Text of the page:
Sepsis is an overwhelming immune response to a bacterial infection. The chemicals released by the body to fight the infection cause widespread inflammation that leads to blood clots and leaky blood vessels. This deprives organs of the nutrients and oxygen needed to function properly, leading to septic shock.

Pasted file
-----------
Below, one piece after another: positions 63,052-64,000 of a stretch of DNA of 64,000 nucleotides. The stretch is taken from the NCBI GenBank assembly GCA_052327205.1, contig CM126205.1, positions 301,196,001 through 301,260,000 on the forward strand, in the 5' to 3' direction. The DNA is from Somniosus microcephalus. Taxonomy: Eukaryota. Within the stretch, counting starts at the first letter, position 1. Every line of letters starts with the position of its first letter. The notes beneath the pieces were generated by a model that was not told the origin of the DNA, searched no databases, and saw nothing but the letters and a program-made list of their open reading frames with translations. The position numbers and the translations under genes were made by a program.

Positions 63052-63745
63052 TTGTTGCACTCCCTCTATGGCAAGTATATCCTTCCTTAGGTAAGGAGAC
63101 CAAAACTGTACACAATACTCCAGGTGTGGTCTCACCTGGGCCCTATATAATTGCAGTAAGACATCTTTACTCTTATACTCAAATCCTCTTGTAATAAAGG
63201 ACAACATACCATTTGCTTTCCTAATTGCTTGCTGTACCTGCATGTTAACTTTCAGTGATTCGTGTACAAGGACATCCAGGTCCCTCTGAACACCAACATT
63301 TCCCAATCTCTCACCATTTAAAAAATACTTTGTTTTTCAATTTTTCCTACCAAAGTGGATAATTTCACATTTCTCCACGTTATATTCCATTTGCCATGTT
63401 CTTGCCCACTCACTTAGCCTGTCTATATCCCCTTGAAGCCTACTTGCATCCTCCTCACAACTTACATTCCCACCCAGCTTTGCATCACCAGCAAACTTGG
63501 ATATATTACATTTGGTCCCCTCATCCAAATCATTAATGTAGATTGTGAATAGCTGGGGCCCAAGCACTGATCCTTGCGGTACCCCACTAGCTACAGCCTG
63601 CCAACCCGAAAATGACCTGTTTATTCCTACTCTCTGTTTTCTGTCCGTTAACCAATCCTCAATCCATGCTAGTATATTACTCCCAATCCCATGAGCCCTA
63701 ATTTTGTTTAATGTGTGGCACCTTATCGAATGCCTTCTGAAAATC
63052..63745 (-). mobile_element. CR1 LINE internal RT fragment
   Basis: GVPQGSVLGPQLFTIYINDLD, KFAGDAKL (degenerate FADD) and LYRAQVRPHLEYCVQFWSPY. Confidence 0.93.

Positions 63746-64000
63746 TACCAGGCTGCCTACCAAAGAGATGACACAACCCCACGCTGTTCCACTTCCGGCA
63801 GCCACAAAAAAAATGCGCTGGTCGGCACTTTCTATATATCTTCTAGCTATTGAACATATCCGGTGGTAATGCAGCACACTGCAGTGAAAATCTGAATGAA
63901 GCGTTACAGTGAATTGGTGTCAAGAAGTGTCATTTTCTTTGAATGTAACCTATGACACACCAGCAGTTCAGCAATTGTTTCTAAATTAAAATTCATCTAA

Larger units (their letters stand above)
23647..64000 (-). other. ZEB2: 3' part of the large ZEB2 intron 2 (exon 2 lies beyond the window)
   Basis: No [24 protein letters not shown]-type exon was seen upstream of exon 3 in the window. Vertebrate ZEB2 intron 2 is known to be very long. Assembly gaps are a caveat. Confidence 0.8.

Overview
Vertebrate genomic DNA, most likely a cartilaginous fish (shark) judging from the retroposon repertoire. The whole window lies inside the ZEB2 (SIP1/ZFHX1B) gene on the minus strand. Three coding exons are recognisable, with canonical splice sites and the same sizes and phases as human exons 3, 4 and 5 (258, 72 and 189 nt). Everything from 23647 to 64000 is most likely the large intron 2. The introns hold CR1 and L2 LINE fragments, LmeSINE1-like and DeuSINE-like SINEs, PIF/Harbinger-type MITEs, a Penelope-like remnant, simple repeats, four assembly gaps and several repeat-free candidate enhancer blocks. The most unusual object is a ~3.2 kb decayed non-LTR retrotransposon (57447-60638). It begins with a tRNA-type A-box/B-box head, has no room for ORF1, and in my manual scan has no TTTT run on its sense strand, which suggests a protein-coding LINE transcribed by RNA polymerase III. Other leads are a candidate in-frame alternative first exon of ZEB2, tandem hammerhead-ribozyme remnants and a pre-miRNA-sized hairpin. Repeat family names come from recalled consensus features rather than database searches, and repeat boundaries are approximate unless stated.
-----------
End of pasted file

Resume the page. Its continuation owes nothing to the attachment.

Anyone can get sepsis but it is more common in children, elderly, victims of severe burns and people with chronic illnesses. Symptoms of sepsis include fever, chills, rapid breathing and heart rate, rash, and confusion and disorientation. To determine if a person has sepsis, doctors use blood tests to see if the white blood cell counts are at normal levels. To cure sepsis, doctors administer oxygen and intravenous fluids and also use respirators, dialysis and, when needed, surgery.